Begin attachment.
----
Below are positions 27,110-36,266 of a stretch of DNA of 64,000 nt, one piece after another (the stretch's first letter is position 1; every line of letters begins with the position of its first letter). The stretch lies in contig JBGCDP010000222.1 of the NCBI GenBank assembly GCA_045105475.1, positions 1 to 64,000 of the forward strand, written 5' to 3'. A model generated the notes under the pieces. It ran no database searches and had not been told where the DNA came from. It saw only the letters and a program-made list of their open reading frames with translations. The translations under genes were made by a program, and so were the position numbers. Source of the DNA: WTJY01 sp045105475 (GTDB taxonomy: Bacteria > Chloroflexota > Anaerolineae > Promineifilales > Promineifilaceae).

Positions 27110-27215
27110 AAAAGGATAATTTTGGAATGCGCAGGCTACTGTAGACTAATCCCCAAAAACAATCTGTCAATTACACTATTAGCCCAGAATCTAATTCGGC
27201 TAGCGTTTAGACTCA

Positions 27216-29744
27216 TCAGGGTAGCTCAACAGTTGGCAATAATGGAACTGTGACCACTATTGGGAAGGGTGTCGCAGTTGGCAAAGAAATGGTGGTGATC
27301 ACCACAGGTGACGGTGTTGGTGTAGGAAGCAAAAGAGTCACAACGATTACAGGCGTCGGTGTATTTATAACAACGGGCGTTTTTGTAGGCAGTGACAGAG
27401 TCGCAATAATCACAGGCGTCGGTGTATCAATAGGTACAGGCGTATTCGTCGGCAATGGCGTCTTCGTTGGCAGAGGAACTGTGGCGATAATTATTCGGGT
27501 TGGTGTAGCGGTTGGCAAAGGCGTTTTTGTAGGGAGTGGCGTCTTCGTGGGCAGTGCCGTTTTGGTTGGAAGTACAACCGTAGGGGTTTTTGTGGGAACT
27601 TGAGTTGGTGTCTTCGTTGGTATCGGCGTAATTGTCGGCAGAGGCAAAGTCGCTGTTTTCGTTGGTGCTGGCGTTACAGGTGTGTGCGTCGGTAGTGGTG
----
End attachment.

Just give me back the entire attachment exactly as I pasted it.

Below are positions 27,110-36,266 of a stretch of DNA of 64,000 nt, one piece after another (the stretch's first letter is position 1; every line of letters begins with the position of its first letter). The stretch lies in contig JBGCDP010000222.1 of the NCBI GenBank assembly GCA_045105475.1, positions 1 to 64,000 of the forward strand, written 5' to 3'. A model generated the notes under the pieces. It ran no database searches and had not been told where the DNA came from. It saw only the letters and a program-made list of their open reading frames with translations. The translations under genes were made by a program, and so were the position numbers. Source of the DNA: WTJY01 sp045105475 (GTDB taxonomy: Bacteria > Chloroflexota > Anaerolineae > Promineifilales > Promineifilaceae).

Positions 27110-27215
27110 AAAAGGATAATTTTGGAATGCGCAGGCTACTGTAGACTAATCCCCAAAAACAATCTGTCAATTACACTATTAGCCCAGAATCTAATTCGGC
27201 TAGCGTTTAGACTCA

Positions 27216-29744
27216 TCAGGGTAGCTCAACAGTTGGCAATAATGGAACTGTGACCACTATTGGGAAGGGTGTCGCAGTTGGCAAAGAAATGGTGGTGATC
27301 ACCACAGGTGACGGTGTTGGTGTAGGAAGCAAAAGAGTCACAACGATTACAGGCGTCGGTGTATTTATAACAACGGGCGTTTTTGTAGGCAGTGACAGAG
27401 TCGCAATAATCACAGGCGTCGGTGTATCAATAGGTACAGGCGTATTCGTCGGCAATGGCGTCTTCGTTGGCAGAGGAACTGTGGCGATAATTATTCGGGT
27501 TGGTGTAGCGGTTGGCAAAGGCGTTTTTGTAGGGAGTGGCGTCTTCGTGGGCAGTGCCGTTTTGGTTGGAAGTACAACCGTAGGGGTTTTTGTGGGAACT
27601 TGAGTTGGTGTCTTCGTTGGTATCGGCGTAATTGTCGGCAGAGGCAAAGTCGCTGTTTTCGTTGGTGCTGGCGTTACAGGTGTGTGCGTCGGTAGTGGTG